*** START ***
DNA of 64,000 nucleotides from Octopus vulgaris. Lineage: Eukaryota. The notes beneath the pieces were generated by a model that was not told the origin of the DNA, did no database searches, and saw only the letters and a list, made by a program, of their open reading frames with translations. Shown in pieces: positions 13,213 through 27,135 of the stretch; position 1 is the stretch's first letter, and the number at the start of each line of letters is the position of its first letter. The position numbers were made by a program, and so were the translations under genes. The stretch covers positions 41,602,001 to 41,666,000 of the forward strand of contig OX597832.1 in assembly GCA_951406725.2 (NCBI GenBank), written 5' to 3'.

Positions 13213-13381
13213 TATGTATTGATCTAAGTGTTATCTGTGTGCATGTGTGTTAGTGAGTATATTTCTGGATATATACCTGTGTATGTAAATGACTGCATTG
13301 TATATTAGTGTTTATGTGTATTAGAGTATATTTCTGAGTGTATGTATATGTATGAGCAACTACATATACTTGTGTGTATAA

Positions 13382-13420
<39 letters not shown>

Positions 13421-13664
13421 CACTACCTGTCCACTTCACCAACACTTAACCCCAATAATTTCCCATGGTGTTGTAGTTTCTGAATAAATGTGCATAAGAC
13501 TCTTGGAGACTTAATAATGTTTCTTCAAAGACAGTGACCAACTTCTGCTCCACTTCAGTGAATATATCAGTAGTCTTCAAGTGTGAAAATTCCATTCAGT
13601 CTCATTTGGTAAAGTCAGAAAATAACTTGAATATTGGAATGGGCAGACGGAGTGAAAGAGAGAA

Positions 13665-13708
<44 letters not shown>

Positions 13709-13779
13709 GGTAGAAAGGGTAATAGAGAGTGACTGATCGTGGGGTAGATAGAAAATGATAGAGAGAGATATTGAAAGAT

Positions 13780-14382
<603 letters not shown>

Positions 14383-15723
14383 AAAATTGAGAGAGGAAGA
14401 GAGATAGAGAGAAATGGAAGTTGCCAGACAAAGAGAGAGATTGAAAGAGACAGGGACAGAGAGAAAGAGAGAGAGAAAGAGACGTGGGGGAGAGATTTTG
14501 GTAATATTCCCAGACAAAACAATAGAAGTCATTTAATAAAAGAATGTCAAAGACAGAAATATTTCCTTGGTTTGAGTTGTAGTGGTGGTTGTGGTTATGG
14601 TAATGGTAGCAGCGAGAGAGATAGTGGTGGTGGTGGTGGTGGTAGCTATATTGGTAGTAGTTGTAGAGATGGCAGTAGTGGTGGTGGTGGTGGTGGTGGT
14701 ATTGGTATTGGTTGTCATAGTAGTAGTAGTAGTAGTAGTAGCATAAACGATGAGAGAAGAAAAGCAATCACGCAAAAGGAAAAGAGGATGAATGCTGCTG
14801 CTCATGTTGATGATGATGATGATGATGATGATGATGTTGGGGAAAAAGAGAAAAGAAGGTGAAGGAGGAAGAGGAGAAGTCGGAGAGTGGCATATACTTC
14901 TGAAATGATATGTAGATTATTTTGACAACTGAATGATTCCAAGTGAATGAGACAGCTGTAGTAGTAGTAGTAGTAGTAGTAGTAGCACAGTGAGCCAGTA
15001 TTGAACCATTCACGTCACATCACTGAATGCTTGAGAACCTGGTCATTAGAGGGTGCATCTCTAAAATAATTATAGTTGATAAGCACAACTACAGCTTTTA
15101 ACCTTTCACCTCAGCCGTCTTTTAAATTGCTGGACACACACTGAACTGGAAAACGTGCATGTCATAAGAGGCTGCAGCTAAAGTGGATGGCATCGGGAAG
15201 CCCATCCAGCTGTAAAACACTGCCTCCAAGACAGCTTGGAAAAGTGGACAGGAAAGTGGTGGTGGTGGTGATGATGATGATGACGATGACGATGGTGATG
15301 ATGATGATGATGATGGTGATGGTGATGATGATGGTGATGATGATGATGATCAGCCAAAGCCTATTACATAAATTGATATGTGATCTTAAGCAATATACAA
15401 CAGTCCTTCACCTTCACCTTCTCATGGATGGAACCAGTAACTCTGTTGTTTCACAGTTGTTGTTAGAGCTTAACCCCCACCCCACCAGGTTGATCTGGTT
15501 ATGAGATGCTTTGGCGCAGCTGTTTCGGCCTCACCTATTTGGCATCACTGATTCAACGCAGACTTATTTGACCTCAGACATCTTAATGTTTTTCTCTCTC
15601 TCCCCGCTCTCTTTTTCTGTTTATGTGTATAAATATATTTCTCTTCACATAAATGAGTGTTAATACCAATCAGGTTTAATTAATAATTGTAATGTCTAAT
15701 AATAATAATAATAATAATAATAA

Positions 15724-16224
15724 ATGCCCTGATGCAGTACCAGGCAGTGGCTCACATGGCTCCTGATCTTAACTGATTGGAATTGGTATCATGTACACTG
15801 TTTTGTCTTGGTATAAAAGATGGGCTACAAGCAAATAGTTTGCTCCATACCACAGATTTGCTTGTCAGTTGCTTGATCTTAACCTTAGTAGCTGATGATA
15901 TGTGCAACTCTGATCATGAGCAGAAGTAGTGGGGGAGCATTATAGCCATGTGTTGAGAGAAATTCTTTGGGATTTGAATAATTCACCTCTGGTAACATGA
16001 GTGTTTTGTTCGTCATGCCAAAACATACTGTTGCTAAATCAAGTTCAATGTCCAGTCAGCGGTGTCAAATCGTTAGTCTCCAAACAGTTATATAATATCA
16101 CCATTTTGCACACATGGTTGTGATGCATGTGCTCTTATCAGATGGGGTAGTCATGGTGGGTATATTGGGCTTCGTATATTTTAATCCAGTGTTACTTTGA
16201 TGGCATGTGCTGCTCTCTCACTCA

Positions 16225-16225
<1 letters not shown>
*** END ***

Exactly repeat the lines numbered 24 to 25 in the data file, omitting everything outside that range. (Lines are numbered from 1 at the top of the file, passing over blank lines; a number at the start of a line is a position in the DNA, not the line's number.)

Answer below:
14901 TGAAATGATATGTAGATTATTTTGACAACTGAATGATTCCAAGTGAATGAGACAGCTGTAGTAGTAGTAGTAGTAGTAGTAGTAGCACAGTGAGCCAGTA
15001 TTGAACCATTCACGTCACATCACTGAATGCTTGAGAACCTGGTCATTAGAGGGTGCATCTCTAAAATAATTATAGTTGATAAGCACAACTACAGCTTTTA